State seeking answers to vanishing mule deer

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By Oregon Sportsmen Association,

Oregon wildlife biologists are enlisting the aid of hunters to determine why the state’s population of mule deer has dropped by nearly 10 percent in the past dozen years.

Biologists at the Starkey Project, a joint wildlife research project southwest of La Grande between the Oregon Department of Fish and Wildlife and the U.S. Forest Service, questioned whether the growing number of Rocky Mountain elk has affected the mule deer, according to an Aug. 15 article in The La Grande Observer by Dick Mason.

According to the ODFW, the mule deer population in Oregon in 2016 was 226,775, down by 4,466 since 2013, and 20,575 since 2004. Between 2013 and 2016, the Rocky Mountain elk population in Oregon has increased by 6 percent to 74,227.

The domineering elk may be eating the deer’s vegetation and taking over their living space, forcing the smaller animals closer to the roads, where they’re more likely to be hit by cars or poached by hunters driving past.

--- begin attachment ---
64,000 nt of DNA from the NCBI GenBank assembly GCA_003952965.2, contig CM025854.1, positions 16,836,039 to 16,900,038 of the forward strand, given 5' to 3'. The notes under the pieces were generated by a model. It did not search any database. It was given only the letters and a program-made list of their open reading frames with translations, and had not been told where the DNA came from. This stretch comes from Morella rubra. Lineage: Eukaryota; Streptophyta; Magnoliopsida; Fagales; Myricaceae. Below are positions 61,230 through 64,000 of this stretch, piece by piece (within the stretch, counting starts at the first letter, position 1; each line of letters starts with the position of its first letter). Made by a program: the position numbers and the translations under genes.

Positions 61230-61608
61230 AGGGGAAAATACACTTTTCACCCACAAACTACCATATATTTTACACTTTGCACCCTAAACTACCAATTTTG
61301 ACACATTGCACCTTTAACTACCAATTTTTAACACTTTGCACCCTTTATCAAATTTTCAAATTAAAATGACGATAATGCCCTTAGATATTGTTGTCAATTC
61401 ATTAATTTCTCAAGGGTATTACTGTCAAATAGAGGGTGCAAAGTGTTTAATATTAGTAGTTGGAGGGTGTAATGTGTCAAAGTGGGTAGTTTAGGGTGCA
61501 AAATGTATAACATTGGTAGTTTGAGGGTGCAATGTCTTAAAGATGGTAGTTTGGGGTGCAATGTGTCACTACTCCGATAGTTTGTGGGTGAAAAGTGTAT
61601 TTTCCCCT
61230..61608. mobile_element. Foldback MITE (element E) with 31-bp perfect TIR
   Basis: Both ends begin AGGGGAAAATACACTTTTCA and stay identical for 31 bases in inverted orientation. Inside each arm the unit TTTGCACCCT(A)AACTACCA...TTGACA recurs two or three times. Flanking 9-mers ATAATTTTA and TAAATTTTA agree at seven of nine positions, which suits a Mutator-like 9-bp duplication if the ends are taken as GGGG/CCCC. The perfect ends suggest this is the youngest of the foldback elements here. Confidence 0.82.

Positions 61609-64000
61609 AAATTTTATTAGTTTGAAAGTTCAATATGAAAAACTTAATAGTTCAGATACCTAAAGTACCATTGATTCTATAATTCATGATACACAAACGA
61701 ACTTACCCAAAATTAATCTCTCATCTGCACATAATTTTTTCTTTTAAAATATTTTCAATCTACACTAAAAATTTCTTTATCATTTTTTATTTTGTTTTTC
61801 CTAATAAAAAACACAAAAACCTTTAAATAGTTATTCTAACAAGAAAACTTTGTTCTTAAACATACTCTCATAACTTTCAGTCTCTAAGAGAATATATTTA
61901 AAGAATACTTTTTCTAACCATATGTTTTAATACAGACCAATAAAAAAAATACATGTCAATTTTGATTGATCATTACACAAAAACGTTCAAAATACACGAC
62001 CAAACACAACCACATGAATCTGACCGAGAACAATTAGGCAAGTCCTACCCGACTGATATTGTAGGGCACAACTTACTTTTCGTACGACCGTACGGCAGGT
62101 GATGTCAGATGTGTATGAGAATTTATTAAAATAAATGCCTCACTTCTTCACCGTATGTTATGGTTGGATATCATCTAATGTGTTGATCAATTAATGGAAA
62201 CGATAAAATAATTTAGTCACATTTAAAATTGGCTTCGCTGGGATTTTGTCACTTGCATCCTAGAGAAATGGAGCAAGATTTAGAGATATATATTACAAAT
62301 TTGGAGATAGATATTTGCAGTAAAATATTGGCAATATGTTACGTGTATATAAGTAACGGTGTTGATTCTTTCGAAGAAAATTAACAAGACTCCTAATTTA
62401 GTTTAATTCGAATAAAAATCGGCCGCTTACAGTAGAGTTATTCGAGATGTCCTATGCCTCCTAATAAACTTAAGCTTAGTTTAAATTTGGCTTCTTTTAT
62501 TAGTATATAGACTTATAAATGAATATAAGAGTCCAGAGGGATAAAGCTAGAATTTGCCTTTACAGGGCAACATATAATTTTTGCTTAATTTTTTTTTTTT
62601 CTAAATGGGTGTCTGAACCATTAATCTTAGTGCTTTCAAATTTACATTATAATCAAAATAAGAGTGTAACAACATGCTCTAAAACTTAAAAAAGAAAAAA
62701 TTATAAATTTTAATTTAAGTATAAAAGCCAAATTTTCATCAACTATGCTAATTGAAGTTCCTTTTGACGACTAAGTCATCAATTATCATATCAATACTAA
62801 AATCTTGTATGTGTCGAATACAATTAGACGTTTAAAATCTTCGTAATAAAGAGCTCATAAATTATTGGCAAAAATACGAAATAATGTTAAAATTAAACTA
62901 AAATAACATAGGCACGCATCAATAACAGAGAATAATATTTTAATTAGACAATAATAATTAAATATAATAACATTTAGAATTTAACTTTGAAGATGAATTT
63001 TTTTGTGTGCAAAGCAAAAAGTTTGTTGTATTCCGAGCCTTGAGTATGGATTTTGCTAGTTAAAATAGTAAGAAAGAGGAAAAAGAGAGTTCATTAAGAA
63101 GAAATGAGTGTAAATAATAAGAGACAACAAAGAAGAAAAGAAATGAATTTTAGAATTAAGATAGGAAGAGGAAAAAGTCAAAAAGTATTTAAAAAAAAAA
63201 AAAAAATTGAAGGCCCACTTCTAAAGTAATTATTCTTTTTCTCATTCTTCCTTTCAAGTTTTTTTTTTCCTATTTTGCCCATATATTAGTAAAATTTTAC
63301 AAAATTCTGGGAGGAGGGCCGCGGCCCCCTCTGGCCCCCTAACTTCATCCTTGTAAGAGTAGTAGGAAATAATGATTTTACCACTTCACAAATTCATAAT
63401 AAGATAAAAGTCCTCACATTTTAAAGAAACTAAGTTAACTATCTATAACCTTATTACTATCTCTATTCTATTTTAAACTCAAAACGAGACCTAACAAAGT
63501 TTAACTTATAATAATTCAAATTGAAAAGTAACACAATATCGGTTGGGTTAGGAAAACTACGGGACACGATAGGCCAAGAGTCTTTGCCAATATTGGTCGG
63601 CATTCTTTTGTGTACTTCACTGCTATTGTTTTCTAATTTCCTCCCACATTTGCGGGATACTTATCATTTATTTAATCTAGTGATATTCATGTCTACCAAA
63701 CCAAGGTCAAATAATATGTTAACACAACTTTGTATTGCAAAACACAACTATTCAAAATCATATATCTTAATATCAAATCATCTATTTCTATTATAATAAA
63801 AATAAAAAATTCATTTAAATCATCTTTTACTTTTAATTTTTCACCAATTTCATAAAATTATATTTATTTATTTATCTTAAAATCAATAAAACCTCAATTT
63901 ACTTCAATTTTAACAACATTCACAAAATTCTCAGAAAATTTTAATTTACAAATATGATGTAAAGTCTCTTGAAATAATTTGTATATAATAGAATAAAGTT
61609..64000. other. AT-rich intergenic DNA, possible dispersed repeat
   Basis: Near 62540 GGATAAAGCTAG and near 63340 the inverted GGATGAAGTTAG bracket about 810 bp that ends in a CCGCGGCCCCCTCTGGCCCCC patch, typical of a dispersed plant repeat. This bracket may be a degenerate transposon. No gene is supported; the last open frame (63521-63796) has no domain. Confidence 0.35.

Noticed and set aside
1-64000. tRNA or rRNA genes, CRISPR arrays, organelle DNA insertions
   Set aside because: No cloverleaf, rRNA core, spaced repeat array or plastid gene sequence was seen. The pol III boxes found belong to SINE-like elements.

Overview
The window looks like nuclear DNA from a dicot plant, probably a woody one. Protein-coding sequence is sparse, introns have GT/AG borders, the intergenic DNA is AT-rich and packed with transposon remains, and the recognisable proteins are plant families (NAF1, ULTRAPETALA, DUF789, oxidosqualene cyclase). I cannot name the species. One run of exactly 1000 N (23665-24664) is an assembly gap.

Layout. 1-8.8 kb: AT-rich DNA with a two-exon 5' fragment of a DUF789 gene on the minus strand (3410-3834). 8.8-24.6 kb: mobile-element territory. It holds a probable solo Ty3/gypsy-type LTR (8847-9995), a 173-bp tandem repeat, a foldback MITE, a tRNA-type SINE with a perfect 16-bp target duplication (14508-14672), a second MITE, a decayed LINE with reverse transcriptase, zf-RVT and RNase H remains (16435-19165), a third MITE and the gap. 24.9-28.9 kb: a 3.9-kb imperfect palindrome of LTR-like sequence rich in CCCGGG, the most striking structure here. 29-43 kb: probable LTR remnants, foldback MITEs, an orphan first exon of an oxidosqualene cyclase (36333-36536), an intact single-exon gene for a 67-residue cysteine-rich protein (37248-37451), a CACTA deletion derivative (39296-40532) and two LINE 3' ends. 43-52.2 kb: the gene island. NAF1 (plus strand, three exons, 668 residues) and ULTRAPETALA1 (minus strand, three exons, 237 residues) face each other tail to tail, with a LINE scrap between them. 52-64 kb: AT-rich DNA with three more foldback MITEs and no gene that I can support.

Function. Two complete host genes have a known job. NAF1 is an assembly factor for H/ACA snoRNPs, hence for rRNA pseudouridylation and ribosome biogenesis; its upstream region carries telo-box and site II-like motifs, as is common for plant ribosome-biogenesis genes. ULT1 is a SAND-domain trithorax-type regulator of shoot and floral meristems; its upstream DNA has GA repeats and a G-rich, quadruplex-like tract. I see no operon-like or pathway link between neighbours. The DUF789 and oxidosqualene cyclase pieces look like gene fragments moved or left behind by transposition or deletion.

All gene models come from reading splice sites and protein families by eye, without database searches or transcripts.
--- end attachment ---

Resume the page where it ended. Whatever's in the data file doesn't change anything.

To determine if the elk are to blame, the Starkey Project is issuing more hunting permits in 2019 to cull the elk herd within its enclosure from 350 to 100, according to Mike Wisdom, the project’s lead scientist. The scientists will then evaluate the deer’s pregnancy rates, winter fawn survival and body composition before and after reduction of the elk population.

Radio collars on the deer will help biologists identify whether the mule deer change their movement patters with fewer elk in the enclosure. And they’ll use the collars to determine whether predators such as cougars, coyotes, black bears, bobcats and wolves are killing the deer. When a radio collar indicates a mule deer has died, scientists can quickly examine the body to determine its cause of death.

It could be the cause of the decline in mule deer numbers stems from all three factors—nutrition, predation, and competition for vegetation and space.